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Back to Myawaddy

This morning I packed my bag and told myself I was ready for anything, but the truth was the afternoon threw me a twist I wasn’t expecting.

I raided the office this morning for all donations I had of clothing and blankets. I loaded up a big bag with underwear and warm clothes, a couple of high heeled shoes that had come my way and a bag full of bandaids and tylenol.

I drove down the highway to the migrant school that has been helping children on the riverbed between Thailand and Burma for years. Twenty of the children who usually come across the river every day to come to school had arrived with their families to find shelter. We distributed underwear (most of it too big) and sweaters (most of them too warm) and some party dresses. Then we picked up a list of things people needed and a truck and spent the morning shopping for food, blankets and other needs.

We left the school at 1:30pm and made it to the highway. That’s when things went wrong.

The flow of people pouring out of Burma yesterday were now being regurgitated back. Lines of people with bags and blankets on their heads, holding children, carrying babies, and walking back towards the place where shelling took place yesterday.  People were held up by traffic police to cross the road, so I tried speaking to people. Where are you going? I asked. Do you want to go there?

People were confused (and not just by my bad Burmese). Some people wandered down one road, other people down another. Some just got herded along, without any idea where they were headed or why. Checking in with people, I was told that five villages were being sent back. We followed the flows back down to the bridge and it seemed like either those were five extremely large villages, or there was a lot of people heading home.

At the bridge, I ran into Help Without Frontiers who were handing out bags of rice and curry to those heading back. Several other trucks filled with food pulled up, so we loaded up ours and headed down to another, informal border crossing.

It made my heart smile to see these pick up trucks full of rice and curry and families who had just loaded up what they thought people needed most and went out on the road to give it to them. Despite the fact the area had been shelled yesterday, there they were, passing out food to anyone who wanted some. Bless them.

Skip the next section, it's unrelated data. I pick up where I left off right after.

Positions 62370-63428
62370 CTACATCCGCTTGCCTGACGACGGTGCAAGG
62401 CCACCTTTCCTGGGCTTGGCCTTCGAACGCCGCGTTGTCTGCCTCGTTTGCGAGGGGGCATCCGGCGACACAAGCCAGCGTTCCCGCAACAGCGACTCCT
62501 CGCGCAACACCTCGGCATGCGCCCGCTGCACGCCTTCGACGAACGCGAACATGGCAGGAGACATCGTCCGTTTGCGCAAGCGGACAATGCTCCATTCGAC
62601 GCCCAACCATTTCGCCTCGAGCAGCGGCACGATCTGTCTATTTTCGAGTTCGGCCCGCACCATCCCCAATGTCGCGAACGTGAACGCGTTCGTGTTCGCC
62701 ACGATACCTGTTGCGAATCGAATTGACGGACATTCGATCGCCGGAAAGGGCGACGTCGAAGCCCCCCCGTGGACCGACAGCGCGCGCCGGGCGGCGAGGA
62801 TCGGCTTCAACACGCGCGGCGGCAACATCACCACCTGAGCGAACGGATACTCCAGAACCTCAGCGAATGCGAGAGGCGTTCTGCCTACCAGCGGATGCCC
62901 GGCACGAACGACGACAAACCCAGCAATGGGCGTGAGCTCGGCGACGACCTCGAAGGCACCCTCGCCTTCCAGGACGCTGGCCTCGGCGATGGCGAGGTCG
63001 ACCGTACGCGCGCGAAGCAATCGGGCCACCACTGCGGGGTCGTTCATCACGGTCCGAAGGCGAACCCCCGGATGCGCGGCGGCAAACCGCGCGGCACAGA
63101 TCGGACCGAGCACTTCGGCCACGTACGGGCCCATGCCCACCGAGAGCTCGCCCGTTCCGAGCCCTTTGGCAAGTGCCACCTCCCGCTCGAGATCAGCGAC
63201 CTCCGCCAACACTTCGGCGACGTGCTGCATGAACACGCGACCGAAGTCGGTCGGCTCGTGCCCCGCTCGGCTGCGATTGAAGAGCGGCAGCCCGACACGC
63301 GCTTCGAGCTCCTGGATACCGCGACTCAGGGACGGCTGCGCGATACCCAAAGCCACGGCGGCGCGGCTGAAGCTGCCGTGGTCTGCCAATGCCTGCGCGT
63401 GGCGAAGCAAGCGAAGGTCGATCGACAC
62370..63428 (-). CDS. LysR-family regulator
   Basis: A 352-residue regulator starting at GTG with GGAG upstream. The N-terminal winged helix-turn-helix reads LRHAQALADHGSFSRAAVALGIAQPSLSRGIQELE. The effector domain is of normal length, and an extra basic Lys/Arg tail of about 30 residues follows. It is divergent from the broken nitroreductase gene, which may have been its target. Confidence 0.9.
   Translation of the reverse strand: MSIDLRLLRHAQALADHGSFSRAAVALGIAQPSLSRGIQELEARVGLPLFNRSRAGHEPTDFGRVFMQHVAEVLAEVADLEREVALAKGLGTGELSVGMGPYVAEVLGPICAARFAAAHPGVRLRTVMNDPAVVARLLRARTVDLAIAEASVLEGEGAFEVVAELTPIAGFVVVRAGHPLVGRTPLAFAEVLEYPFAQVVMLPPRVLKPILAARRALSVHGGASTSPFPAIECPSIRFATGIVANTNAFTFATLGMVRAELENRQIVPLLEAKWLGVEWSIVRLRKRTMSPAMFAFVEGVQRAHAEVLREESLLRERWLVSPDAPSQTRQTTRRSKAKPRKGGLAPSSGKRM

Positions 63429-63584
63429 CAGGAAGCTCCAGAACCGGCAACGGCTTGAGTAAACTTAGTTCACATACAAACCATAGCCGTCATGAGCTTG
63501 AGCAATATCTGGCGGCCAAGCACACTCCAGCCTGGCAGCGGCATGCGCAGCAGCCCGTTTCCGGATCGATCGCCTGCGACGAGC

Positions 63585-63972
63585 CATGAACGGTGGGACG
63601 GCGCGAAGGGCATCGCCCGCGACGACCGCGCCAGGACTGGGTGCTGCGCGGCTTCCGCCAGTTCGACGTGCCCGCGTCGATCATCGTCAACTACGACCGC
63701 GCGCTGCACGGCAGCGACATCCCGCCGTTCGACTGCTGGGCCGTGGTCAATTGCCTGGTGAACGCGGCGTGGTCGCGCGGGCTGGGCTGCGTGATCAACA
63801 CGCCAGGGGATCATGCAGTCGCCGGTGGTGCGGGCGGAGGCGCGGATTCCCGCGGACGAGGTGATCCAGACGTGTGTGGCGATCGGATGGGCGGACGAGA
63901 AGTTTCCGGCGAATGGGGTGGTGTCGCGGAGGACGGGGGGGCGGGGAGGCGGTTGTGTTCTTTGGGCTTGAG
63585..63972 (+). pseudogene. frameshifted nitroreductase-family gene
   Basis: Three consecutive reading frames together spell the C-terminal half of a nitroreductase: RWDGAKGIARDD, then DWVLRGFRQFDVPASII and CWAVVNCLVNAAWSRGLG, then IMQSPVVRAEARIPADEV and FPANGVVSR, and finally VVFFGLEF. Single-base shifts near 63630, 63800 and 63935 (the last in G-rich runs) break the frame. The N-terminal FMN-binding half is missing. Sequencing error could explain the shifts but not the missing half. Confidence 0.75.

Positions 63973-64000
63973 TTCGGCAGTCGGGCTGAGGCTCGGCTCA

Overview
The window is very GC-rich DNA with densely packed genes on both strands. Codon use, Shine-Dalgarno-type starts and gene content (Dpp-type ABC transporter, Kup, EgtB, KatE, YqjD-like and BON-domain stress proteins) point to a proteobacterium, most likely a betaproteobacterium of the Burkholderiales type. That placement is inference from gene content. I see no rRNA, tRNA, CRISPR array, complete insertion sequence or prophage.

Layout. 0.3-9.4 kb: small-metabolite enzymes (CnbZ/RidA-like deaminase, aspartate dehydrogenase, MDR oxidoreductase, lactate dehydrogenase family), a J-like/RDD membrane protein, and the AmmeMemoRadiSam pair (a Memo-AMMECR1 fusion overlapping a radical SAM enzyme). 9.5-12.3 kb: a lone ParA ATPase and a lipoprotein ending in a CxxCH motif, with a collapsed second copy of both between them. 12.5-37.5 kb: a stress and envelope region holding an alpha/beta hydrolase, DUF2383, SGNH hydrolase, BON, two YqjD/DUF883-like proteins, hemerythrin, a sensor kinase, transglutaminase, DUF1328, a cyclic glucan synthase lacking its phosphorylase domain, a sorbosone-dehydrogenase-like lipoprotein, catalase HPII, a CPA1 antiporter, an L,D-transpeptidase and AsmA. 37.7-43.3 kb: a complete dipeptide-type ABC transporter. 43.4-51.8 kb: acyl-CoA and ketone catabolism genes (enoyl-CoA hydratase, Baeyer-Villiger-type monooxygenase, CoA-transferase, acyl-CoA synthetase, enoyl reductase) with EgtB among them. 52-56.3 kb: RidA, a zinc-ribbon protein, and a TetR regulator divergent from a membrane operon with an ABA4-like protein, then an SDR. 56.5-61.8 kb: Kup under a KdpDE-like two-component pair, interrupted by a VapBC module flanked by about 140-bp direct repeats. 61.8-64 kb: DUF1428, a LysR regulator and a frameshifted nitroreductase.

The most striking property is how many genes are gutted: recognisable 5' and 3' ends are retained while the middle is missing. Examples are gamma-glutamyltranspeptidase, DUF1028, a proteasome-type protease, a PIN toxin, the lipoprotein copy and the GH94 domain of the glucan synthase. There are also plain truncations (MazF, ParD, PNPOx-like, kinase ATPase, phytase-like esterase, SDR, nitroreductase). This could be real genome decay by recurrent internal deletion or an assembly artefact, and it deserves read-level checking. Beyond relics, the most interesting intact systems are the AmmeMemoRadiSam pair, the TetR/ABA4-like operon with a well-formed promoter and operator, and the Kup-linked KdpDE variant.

The HWF truck headed to Pier 10. And for the next eternity, handed out food to those getting off trucks. The Thai army arrived with a truck full of bottled water and a few bags of oranges and a box full of snacks, so we helped give that out too.

People arrived by all kinds of trucks, from pick ups to construction trucks to pig transports packed with people. The back gate would come down and people would hop off and then reach up and help others down. People would pass their bags down to waiting arms, pass down their babies, and get helped down and turn to help someone else. And more people would pour off, like a box endlessly unpacking itself. I had no sense of time, only that the people came off the truck for what felt like an age, grabbed food, grabbed water, grabbed their children, their family, their friends, and were herded down to the boats to go back to Burma.

After getting food, people had to navigate some steep dusty steps down to the boat area. When the food started getting low, I stood at the steps, taking babies from overladen mothers, or carrying heavy bags down the steps, onto the barge and to waiting arms on the boats.

My small stock of Burmese was a treasure to me today. I asked people if they were ok. I asked children their names. We chatted about the most mundane things, with a smile. I sung to babies. The day passed.

The thing that struck me most was the sense of rush. Everyone packed in, pulled off, herded out, disappearing across the river into a haze of uncertainty. When flow of trucks ebbed and then stopped, it was shocking to look at my watch and realize we had only been handing out food for two hours.  It takes one person to screw in a lightbulb but how many people can you repatriate in two hours? The answer, from my eyes alone, is thousands.

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